From Trump's Twitter account to our nuclear future – Here's your November 22 news briefing

To start off, we're looking into: Trump’s back on Twitter? – After Elon Musk bought Twitter for US$44 billion, he immediately started to reshape it.

From Trump's Twitter account to our nuclear future – Here's your November 22 news briefing
A photo illustration shows the suspended Twitter account of U.S. President Donald Trump on a smartphone and a lit window in the White House residence in Washington, U.S., January 8, 2021. REUTERS/Joshua Roberts/Illustration/File Photo

To start off, we're looking into:

Trump’s back on Twitter?

After Elon Musk bought Twitter for US$44 billion, he immediately started to reshape it. This also includes unbanning some high-profile users that had been kicked off, such as former US President Donald Trump. Twitter banned Trump permanently after his supporters stormed the Capitol building in Washington in 2021, saying the ban was “due to the risk of further incitement of violence.”

Over the weekend, Musk started a Twitter poll asking followers to vote on bringing back Trump's account. The poll ended with over 15 million votes and over 50% voting to bring Trump back. With the former president officially making another run for the White House in 2024, a comeback on Twitter could allow him to turbocharge his message. But, Trump said on Saturday that he'd stick to his own platform, Truth Social, instead of coming back to Twitter because he sees "a lot of problems at Twitter."

Wall Street turns bullish on China’s outlook

Chinese Yuan banknotes are seen behind illuminated stock graph in this illustration taken February 10, 2020. REUTERS/Dado Ruvic/Illustration/File Photo

China, the world's second-largest economy, has been facing a series of headwinds since the pandemic's start as it pursues its zero-COVID and common prosperity goals. For example, strict movement curbs have sent foreign investors away from the country, which weighed heavily on the economy. Outflows on mainland stocks and bonds are on track to exceed $100 billion this year.

But now, Wall Street big boys, including Morgan Stanley and Bank of America, are turning bullish on Chinese assets. So, where did the new-found optimism come from? It's all thanks to Beijing's recent policy shifts, including a rescue plan to ease the real estate crisis and moves to calm tensions with the West. Also, China's central bank issued new rules on Friday to expand currency hedging channels and make the bond market more attractive to foreign investors.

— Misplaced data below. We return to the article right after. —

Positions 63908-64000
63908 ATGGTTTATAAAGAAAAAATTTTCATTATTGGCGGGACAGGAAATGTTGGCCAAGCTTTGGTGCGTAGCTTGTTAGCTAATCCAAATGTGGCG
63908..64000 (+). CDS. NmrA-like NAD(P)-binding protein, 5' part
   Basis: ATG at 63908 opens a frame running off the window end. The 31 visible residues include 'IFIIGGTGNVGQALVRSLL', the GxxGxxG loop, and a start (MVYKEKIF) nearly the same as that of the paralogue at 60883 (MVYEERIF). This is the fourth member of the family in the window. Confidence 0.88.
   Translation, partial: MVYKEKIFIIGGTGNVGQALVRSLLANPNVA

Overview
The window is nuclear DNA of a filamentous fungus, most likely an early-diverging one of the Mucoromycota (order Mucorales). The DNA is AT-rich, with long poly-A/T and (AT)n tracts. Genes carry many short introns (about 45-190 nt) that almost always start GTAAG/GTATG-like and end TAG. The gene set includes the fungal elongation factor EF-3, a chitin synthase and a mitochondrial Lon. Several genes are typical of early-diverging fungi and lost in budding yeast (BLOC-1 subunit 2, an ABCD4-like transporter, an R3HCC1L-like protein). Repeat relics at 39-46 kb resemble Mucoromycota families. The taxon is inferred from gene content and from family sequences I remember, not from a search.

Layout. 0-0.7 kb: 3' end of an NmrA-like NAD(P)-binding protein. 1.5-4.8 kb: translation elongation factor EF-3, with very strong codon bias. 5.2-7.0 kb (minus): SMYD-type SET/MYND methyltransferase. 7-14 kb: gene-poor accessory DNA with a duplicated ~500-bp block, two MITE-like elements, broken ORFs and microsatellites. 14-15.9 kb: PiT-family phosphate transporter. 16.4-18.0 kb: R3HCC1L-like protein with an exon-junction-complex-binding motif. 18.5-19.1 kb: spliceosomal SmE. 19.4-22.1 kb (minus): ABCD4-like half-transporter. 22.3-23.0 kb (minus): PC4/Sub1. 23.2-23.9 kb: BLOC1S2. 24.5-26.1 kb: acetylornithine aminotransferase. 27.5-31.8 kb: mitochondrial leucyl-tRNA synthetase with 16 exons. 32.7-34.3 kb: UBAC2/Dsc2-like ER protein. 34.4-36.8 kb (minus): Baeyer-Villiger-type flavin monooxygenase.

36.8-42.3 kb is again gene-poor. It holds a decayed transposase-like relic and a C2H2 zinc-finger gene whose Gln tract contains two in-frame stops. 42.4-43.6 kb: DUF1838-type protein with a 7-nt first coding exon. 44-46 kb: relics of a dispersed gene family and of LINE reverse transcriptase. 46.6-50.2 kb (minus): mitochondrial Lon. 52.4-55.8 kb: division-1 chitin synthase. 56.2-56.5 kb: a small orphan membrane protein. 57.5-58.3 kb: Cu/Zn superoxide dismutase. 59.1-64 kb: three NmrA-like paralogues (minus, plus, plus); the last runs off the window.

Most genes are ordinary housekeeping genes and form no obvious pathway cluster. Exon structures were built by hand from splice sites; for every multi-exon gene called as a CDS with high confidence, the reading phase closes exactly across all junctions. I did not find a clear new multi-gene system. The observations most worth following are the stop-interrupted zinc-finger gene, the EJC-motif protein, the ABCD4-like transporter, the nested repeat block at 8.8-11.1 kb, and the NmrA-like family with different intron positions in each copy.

FIFA’s yellow card threat

England's captain Harry Kane wearing the OneLove armband.

Before the World Cup, the captains of seven European teams (England, Germany, Denmark, Switzerland, Wales, Belgium and the Netherlands) were planning to wear OneLove armbands on the field in Qatar, where homosexuality is illegal. These armbands show support for the LGBTQ+ community.

But, just before the start of matches, FIFA told players that they couldn't wear these armbands. If they do, FIFA has threatened to give them yellow cards, a type of warning in football. An accumulation of yellow cards could result in the player being suspended from the match. Under FIFA rules, players can only wear what's already been authorized by the organization as their team's uniform. On Monday, the seven teams jointly announced that they would be asking players not to wear the armbands. FIFA has since come out today with approved "No Discrimination" armbands as an alternative option.

To end, we'll look into:

What is our nuclear future?

With all of the news coming out of the war in Ukraine surrounding nuclear weapons – plus threats to the occupied Zaporizhzhia nuclear power plant, complications with the Iran nuclear deal, North Korea making nuclear threats and a global focus on alternative, green energy sources – the concept of nuclear tools is making a total comeback in 2022.

Right now, countries that definitely have nuclear weapons include the US, Russia, the UK, France and China. But India, Pakistan, Israel and North Korea also probably have them, although we aren't exactly sure how many. But, most nuclear nations recognized by the Treaty on the Non-Proliferation of Nuclear Weapons (France, Russia, the UK and the US) have started getting rid of some of their weapons.

According to researchers Keir A. Lieber and Daryl G. Press, recent changes in technology – like better sensors, better data processing and new weapons – are bringing on a whole wave of nuclear vulnerability. James Acton, a co-director of the Nuclear Policy Program and the Carnegie Endowment for International Peace, said: "I'm leery of big concepts of rethinking deterrence or trying to escape deterrence. I think it is just a feature of life, but neither is it an entirely safe thing. The big issue is how we reduce the likelihood of nuclear use." Currently, there is a nuclear ban treaty going around that 55 countries have ratified.

Now, let's talk about nuclear power. Nuclear energy is an alternative to fossil fuels. But it's not as widely used as, say, solar energy. According to a study done by MIT, it's limited by "high relative costs; perceived adverse safety, environmental, and health effects; potential security risks stemming from proliferation; and unresolved challenges in long-term management of nuclear wastes."

Clearly, this is not a short-term solution. But, as more and more countries look to go green, nuclear power is definitely part of the conversation. Scientists and environmentalists alike are cautious, though. In China alone, nuclear output increased by 6% in 2020, and 17 new reactors are being built, according to the World Nuclear Association. But, the best power grid is one that relies on a mix of different sources, especially when it comes to green energy.